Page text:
(Kenny Lannert)

BMW Recalls 49K Motorcycles Because You Need Both Wheels To Stay Attached

Most motorcycles come with just two wheels and those components are crucial to the operation of the bike. That’s why BMW recalled 49,000 motorcycles in the U.S. and Canada. [More]

(Andrew)

Texas Roadhouse Serves Up Sangria To 2-Year-Old Girl

When you order a cranberry juice for your 2-year-old daughter and the server brings her a glass containing a dark red beverage, you probably wouldn’t think to sample the drink to make sure she hadn’t been given a glass full of boozy sangria. [More]

Comcast Says It’s Tripling Size Of Social Media Customer Service Team

Comcast Says It’s Tripling Size Of Social Media Customer Service Team

Comcast has been responding to customer complaints on Twitter and Facebook for years, but that didn’t help the company get out of the basement of customer satisfaction ratings — not just for cable and Internet providers, but for all U.S. companies. And now that Comcast is trying to merge with the one consumer-facing business with a worse reputation, it says it is making an investment to improve its social media customer service team. [More]

(Jason Pope)

BMW Settles FTC Charges That It Required Consumers To Use Specific Parts, Service Centers Or Lose Warranties

Under federal law, car manufactures are prohibited from threatening to revoke vehicle warranties based on where a consumer chooses to have their vehicle fixed. Apparently, a division of BMW didn’t follow that rule and now must change its practices to resolve charges from federal regulators. [More]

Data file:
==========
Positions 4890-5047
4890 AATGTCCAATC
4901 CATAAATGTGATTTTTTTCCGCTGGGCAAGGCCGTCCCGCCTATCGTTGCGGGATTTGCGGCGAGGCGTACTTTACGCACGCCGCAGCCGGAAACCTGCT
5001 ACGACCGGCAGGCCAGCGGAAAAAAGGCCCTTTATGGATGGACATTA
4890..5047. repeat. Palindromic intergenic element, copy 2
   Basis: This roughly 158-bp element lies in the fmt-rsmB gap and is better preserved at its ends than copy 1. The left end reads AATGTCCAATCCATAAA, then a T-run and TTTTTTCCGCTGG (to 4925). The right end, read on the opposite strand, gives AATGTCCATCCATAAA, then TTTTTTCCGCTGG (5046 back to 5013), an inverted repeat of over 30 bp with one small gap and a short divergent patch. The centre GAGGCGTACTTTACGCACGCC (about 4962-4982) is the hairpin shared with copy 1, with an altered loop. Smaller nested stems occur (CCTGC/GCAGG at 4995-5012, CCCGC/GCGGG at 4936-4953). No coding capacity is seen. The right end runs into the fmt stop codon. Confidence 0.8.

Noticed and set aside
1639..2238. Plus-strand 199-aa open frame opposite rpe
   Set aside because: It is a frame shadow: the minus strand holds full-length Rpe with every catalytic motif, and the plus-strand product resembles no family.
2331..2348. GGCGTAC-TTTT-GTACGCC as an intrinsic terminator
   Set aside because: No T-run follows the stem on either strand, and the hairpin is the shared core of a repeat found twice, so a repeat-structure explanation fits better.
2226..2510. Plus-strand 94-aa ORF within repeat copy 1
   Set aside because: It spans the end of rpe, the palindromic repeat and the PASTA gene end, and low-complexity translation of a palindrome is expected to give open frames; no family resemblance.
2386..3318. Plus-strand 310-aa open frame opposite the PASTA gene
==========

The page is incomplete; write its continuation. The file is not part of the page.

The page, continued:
(Chris Sobczak)

Amsterdam Uber Driver: Mysterious Masked Men Threatened Me

From the point of view of Uber, a service that summons cars and drivers over the Internet, maybe the fines imposed on the company by governments are a relatively cheap marketing expense instead of a nuisance. Yesterday, we shared that Germany has banned the company yet again. Authorities in the Netherlands have imposed a fine of $107,000 on the company for violating the laws that regulate taxis. [More]

Watch Texas Law Enforcement Blow Up 20,000 Pounds Of Illegal Fireworks

Watch Texas Law Enforcement Blow Up 20,000 Pounds Of Illegal Fireworks

Though the people who bought a whole bunch of illegal fireworks never got to see it happen, their ill-gotten products have gone BOOM! in the end, anyway: Officials in Texas recently destroyed about 20,000 pounds worth of confiscated fireworks, bringing them to the end they were always destined to meet. [More]

(.sanden.)

Nevada Bill Would Make It Legal To Treat Sick Pets With Medical Marijuana

Soon it might not just be humans holding medical marijuana patient cards (or something like it): Legislators in Nevada have introduced a bill that would allow pet owners to treat their sick animals with medical pot. [More]

Bud Light Deletes Tweet Suggesting You Randomly Pinch People For St. Patrick’s Day

Bud Light Deletes Tweet Suggesting You Randomly Pinch People For St. Patrick’s Day

Today is the day some people celebrate the legacy of St. Patrick by wearing green, wearing shamrock antennae, and — if you’re a drunken, mannerless troglodyte — randomly walk around pinching people who didn’t wear green. [More]

(Mike Mozart)

Gasoline Credit Cards Might Not Be Worth The Hassle, High Interest Rates

Saving a few bucks at the gas pump is always nice, but signing on for a gas station-branded credit card might not be the way go about it, according to a new report. [More]

Tesla Says Software Update Will “End Range Anxiety” For Model S Cars

Tesla Says Software Update Will “End Range Anxiety” For Model S Cars